It’s been a barren few weeks for gaming and tech news, but it looks like things are finally getting better! John, Rich and Alex share early results on PlayStation 5 VRR, discuss Valve’s new 40-60Hz display support for Steam Deck… and what to think of the PlayStation Preservation Group?
First up, the long-awaited arrival of variable refresh rate support, aka VRR, on the PlayStation 5. This technology has long been part of the landscape on PC and Xbox, but is making its PlayStation debut this week. The idea is to smooth out uneven image delivery, eliminate screen tearing and judder without the heavy input lag penalty of traditional V-Sync. Recent PS5 releases like Elden Ring have really underlined the need for this technology. So does this release bring the PS5 to feature parity with the other platforms? As always, the devil is in the details, and our testing has uncovered some unique quirks of the implementation that are worthy of a weekly gaming tech show to discuss.
Another big release comes in beta form for the Steam Deck: support for a user-adjustable screen refresh rate. Rather than opting for 60Hz, which the Steam Deck can’t deliver in all titles, you can now manually set the refresh rate to any value between 40Hz and 60Hz, making it easier to achieve smooth image delivery and therefore a visually smoother experience To ensure experience as a frame rate that oscillates between 30 and 60. 40Hz falls squarely between 30Hz and 60Hz when it comes to frame times (16.66ms -> 25ms -> 33.33ms), which is why we’ve seen it as an option in some Insomniac games on PS5 for example.
The same beta update also adds variable-rate shading support, a PC technology that aims to increase frame rates by reducing the quality of shading in areas of the screen you’re unlikely to focus on. It’s a smart idea that’s proven itself on PC, but the Steam Deck implementation – which degrades the entire screen rather than just certain elements – seems a bit too clumsy and just robs performance a little, though battery life is at least improved.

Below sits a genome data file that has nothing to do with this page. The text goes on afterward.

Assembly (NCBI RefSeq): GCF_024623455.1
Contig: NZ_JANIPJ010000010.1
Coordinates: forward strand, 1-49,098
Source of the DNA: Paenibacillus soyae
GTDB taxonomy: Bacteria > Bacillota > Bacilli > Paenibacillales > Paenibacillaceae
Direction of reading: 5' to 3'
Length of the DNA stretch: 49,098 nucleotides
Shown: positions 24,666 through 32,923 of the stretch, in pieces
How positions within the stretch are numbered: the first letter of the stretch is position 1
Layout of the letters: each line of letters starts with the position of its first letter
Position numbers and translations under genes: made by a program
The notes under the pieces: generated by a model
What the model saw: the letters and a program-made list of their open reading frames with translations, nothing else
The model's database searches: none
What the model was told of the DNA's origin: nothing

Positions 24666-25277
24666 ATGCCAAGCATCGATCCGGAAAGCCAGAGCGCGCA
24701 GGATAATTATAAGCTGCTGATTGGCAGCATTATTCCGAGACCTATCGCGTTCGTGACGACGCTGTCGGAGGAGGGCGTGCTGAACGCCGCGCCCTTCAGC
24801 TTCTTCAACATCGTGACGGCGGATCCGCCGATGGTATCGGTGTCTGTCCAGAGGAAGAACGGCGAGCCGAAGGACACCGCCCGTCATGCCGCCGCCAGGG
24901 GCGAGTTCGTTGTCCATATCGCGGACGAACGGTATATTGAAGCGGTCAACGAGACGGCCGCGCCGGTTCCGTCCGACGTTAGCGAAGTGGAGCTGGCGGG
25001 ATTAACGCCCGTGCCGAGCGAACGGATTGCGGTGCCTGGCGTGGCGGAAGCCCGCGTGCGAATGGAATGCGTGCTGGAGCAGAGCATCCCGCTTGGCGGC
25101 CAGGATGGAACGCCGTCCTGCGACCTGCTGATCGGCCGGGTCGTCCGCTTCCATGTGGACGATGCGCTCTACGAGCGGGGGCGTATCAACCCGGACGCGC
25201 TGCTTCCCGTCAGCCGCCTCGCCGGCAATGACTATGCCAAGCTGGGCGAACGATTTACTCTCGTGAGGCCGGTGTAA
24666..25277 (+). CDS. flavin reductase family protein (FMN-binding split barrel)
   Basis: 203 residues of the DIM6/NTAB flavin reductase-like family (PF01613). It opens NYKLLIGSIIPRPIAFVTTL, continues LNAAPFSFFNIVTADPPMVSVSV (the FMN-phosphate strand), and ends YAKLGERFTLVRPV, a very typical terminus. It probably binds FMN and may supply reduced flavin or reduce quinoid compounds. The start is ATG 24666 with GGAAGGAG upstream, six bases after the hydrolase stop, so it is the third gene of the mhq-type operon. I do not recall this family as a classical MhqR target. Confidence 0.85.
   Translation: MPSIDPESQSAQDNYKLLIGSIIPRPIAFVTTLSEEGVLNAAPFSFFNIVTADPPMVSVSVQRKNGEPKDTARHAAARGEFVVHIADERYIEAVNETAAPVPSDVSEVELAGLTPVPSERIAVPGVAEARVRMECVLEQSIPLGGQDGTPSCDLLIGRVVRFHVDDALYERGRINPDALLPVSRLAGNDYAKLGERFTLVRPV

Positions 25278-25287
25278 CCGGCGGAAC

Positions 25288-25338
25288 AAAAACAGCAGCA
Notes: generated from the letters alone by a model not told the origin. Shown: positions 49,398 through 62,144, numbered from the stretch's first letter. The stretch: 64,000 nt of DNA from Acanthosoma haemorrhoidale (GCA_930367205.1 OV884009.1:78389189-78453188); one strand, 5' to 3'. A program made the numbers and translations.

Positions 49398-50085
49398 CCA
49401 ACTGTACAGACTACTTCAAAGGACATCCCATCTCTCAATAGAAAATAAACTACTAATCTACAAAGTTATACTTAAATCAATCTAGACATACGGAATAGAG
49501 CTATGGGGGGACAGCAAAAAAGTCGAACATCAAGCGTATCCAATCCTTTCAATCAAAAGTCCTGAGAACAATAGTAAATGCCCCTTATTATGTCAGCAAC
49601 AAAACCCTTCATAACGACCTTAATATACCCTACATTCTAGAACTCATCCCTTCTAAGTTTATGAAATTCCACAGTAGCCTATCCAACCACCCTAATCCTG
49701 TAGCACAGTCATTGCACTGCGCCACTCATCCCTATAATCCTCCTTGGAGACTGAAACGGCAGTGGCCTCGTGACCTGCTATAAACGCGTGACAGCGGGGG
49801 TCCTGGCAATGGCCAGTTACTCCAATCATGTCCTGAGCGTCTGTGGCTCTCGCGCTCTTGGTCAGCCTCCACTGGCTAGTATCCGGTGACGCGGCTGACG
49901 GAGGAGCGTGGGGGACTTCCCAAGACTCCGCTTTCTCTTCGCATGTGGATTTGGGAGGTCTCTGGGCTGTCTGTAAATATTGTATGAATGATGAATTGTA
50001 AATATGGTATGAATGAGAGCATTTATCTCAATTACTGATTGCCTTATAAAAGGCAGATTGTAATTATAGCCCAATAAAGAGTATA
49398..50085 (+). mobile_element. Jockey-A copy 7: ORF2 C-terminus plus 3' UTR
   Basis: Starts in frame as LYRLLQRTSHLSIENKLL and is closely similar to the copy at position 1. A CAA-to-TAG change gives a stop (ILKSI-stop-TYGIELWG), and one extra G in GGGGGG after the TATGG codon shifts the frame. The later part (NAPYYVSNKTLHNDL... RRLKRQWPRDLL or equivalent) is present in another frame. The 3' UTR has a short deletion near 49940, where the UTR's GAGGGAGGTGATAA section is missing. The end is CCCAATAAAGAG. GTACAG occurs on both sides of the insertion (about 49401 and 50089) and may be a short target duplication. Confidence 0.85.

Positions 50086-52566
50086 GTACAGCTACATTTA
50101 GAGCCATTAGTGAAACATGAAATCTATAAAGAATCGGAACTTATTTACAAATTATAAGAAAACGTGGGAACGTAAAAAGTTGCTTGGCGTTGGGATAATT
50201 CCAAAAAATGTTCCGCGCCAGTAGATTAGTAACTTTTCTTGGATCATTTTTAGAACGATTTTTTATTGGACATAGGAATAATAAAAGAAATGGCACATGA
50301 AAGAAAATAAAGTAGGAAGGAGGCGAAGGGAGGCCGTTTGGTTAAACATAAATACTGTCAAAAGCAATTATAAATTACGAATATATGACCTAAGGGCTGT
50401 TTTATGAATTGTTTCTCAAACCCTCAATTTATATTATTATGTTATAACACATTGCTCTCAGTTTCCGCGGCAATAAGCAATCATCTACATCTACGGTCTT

- 00:00:00 Introductions
- 00:01:02 News 01: VRR support for PlayStation 5 released
- 00:23:03 News 02: Steam Deck VRS, 40-60Hz updates
- 00:32:26 News 03: PlayStation ‘Conservation Group’ revealed
- 00:35:33 News 04: Timed Trials on PS5
- 00:38:46 News 05: Shader compilation stutters again in Chernobylite
- 00:52:58 DF Supporter Q1: 900W Nvidia Lovelace GPU Rumors
- 00:58:12 DF Supporter Q2: Force v-sync on consoles?
- 01:01:08 DF supporters Q3: plans to cover switch emulation?
- 01:04:43 DF Supporter Q4: Is digital the best way to store games?
- 01:08:56 DF Supporter Q5: Would a streaming service for emulated games be a good idea?
Outside of screen tech, a tweet this week revealed the existence of a shadowy, mysterious force – the PlayStation Preservation Group. Exactly what it is is unclear, but we can surmise that it’s related to backwards-compatible titles in Sony’s new PlayStation Plus tiers – or perhaps just ensuring current and past developments are properly archived for future use?
Just before our favorite section, the backer Q&A, Alex reports that he’s being dogged by shader compilation stutters—yet again—this time while evaluating the latest RT-enabled versions of Chernobylite. It’s becoming a recurring problem with DX12 titles, but it’s difficult to know how to solve the problem on a broader scale than on a game-by-game basis. Anytime look for a video on this topic and if you are a game or Unreal Engine developer then contact…
On a more positive note, there are some great supporter questions this week – including our take on the rumors of a whopping 900W Ada Lovelace GPU, the feasibility of enforcing v-sync on consoles, plans for Switch emulation coverage, and a digital-first approach to game preservation.
If you’re looking to change course at the next DF Direct with a great question, why not check out our Digital Foundry Supporter Program? You get unlimited access to our archive of high quality video downloads, bonus and early access material, access to the DF Discord and a host of other perks – including the ability to have your questions answered in video format for all to see. Join us!